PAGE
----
A berry good revenue source

One day I was eating blackberry pie as I filled out my Dungeness crab report card, and it dawned on me: The state is losing a lot of money letting me eat its berries for free.

As any outdoorsman knows, the state long ago laid claim to every fish in the sea, every clam in the sand, and every critter on land. But it somehow forgot about the berries, black, blue, and red, that grow profusely in areas where developers have not yet gotten around to developing. In these times of tight government budgets, it may be time to license and tax the berries.

The state did quite well on my Dungeness crab license. Not so many years ago one could catch clams and crabs without a license. But then a fee was imposed which generated enough revenue to regulate the resource so tightly that nobody knows when the crab season is anymore or how many crabs you can catch. The license fees didn’t increase the number of available crabs, but did give decent jobs to a lot of U.W. Fisheries graduates who otherwise would have been squeezing eggs out of salmon in an Alaskan cannery.

The best I can figure is I paid $14 for the crab license, which was just a portion of the $44 charged to try to catch anything in the sea. I caught one keepable crab and I had to report the feat back to the state under threat of a $10 penalty next time I buy a crab license. I doubted that they took the reporting seriously, but later they called my wife and asked her exactly where I caught the crab. Apparently I didn’t fill out the report card completely. Maybe next year they’ll make me take a remedial reporting class before they will sell me a license, or perhaps there will be a knock on my door one night and I’ll be taken away by the CIA (Crab Intelligence Agency) and nobody will ever see my habeas corpus again.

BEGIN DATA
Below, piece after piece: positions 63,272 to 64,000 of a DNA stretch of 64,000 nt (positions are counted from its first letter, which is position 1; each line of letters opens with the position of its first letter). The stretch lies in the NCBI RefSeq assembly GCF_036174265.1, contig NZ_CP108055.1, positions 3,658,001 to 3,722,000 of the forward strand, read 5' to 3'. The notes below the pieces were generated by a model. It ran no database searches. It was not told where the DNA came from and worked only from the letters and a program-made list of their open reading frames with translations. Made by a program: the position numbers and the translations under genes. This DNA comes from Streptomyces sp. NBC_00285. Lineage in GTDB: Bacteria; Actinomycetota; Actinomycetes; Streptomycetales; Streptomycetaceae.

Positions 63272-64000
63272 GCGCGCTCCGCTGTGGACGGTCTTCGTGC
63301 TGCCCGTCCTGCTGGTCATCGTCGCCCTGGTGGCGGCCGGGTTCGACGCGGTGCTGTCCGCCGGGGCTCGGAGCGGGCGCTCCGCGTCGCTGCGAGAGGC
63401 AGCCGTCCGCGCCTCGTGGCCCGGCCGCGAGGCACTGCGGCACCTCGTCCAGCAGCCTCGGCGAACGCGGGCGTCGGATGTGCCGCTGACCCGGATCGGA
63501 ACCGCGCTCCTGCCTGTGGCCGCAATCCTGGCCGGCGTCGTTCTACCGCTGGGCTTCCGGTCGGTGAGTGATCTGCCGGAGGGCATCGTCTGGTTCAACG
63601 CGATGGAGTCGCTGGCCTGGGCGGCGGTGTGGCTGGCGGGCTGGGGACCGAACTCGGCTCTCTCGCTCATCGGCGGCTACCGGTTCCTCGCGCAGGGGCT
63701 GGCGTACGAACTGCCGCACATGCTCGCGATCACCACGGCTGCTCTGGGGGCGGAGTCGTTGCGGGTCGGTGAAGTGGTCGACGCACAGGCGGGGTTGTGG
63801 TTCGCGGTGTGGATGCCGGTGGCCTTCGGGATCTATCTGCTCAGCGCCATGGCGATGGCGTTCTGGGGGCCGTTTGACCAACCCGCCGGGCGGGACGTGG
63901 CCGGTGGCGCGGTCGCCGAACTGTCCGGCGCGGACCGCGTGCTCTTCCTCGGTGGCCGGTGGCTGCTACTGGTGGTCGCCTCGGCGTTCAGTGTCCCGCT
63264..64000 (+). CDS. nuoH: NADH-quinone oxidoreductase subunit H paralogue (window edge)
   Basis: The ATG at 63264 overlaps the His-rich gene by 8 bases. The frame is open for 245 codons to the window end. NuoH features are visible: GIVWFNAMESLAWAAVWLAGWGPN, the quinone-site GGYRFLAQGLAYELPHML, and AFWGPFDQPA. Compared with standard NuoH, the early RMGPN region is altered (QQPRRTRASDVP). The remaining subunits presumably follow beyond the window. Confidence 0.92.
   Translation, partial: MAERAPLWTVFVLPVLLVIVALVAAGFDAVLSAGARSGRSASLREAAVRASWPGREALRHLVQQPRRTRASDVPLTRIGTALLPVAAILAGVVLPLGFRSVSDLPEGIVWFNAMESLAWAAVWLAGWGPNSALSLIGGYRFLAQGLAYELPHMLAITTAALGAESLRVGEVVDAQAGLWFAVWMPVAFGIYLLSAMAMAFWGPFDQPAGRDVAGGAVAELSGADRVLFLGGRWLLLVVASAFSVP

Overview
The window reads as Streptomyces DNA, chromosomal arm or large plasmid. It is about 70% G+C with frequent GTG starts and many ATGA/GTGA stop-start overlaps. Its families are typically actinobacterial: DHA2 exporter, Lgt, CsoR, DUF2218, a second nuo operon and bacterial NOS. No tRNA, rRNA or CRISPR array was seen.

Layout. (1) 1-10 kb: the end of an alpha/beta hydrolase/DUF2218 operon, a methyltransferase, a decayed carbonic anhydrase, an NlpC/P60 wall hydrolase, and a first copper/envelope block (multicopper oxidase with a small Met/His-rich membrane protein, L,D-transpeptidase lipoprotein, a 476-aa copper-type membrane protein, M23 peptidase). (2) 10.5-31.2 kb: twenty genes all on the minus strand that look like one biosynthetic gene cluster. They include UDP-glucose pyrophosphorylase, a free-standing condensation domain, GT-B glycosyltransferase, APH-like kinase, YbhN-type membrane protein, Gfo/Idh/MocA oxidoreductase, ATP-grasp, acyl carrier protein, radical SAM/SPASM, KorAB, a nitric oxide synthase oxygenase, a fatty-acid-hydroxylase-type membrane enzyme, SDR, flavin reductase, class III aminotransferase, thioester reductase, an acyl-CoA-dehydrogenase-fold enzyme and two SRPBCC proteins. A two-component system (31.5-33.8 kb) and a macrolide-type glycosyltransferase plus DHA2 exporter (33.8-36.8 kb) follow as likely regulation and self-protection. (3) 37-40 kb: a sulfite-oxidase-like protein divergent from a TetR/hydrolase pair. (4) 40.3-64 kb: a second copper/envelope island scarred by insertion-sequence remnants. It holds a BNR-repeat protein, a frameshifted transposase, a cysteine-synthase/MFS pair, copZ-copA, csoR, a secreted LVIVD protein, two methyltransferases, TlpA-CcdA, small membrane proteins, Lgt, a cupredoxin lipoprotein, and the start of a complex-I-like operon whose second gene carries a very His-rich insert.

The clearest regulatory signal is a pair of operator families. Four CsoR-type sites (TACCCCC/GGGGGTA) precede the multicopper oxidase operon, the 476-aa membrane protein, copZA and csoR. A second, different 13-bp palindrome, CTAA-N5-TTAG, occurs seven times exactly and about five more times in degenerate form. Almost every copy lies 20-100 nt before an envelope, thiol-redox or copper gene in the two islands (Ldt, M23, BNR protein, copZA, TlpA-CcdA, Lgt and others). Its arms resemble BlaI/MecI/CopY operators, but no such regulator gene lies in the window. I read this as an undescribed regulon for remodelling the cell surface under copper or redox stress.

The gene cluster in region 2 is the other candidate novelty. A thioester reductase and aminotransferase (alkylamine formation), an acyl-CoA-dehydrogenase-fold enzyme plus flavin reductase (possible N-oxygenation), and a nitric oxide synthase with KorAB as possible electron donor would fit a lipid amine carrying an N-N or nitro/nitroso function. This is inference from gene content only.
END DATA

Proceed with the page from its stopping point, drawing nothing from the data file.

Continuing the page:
Although I’m annoyed by all the state licenses and fees, I also feel sorry for legislators who will go back to Olympia in January facing a $2.5 billion deficit. Without money to spend, our legislators get despondent and even suicidal. So to keep them all from jumping off the Capitol rotunda, I propose a blackberry licensing fee.

Fees usually start small to prevent the rabble from rioting, so $7 would be fine. Berry pickers would have to wear their berry tags so Department of Wildberry officials could spot them from their cars and airplanes. All the millions of dollars in revenue from licenses, fees and fines could be used to hire U.W. Botany graduates, most of whom are tired of tending bar. They could develop berry zones, berry seasons, berry limits, and berry reporting procedures. With my luck, I’d pay $7, get half a bucket, forget to report it, and end up in jail. But it’s a risk worth taking for the economic welfare of our state bureaucrats.

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